University of Maryland Extension

Damaged Roots

severed roots
Roots damaged from construction work

When roots are severed or damaged a plant may wilt, dieback or begin to decline. Roots may be severed during nearby grading and construction, especially during excavation for streets, sidewalks, footings, foundations, and walls. Trenching for utilities may also sever roots. Roots can be damaged by prolonged environmental or site conditions such as long-term or repeated drought, or excess water, fertilizer or salt. When roots are damaged, they can no longer absorb nutrients or water. If roots are severed or damaged some buds and twigs may immediately die, weakening the plant. The weakened plant may then begin to show decline symptoms such as lack of vigor and reduced growth. Other stress symptoms can include wilt, scorch, and early fall color. Plants with severed roots show symptoms on the side of the plant where roots have been severed. Plants with damaged roots will generally show symptoms over the entire tree or shrub unless the root damage occurred on only one side of the plant. These symptoms usually progress over a number of years. Most plants will survive and recover from damage that does not exceed 1/4 of the total root zone.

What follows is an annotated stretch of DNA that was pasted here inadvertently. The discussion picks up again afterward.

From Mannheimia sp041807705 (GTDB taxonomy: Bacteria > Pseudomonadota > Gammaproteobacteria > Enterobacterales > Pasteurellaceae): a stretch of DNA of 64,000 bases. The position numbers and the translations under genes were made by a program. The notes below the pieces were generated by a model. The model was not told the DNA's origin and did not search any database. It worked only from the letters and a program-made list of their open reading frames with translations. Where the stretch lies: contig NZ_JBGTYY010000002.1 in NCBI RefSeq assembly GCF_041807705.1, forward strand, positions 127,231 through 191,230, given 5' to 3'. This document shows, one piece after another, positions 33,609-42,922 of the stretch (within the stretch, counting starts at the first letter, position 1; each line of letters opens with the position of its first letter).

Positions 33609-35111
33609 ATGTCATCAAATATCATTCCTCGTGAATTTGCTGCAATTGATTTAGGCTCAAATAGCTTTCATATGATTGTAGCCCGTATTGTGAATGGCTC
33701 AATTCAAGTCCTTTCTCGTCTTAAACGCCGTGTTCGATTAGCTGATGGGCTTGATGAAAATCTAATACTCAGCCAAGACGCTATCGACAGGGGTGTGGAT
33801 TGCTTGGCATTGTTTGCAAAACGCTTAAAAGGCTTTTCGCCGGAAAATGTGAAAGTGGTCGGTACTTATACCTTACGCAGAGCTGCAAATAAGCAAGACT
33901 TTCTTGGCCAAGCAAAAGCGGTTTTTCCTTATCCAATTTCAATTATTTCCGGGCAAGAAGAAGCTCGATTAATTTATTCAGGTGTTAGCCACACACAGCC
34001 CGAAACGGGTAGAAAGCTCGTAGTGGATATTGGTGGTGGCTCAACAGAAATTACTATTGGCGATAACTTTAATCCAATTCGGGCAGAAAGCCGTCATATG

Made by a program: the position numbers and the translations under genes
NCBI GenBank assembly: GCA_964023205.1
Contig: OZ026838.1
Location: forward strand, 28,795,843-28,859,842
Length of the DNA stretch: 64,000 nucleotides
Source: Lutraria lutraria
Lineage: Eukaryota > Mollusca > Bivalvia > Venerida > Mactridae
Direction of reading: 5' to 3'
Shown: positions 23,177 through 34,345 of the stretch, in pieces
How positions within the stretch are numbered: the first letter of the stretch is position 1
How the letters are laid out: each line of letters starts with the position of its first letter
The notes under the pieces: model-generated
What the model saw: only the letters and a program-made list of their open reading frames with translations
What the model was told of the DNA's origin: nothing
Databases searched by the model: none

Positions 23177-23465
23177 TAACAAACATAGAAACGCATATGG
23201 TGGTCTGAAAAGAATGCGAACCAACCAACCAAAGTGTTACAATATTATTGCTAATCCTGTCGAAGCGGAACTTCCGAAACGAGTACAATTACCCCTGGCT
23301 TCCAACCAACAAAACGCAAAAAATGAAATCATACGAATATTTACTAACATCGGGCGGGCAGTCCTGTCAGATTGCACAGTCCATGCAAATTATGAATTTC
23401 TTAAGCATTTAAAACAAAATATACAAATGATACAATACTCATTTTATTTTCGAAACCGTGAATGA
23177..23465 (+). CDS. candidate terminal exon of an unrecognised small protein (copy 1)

construction severed roots

dieback azalea

Roots severed during excavation

Dieback on Azalea

Management of plants with severed or damaged roots involves careful maintenance. Occurrence of severed roots may be reduced with careful planning to avoid root damage. Coordinate and consolidate utility trench locations.

severed roots from trenching near sidewalk

If size permits, consider careful transplanting of plants to a temporary holding area, then replanting them when construction or grading is completed. Water during periods of drought. Prune out any branches that die as a result of the reduced root system.

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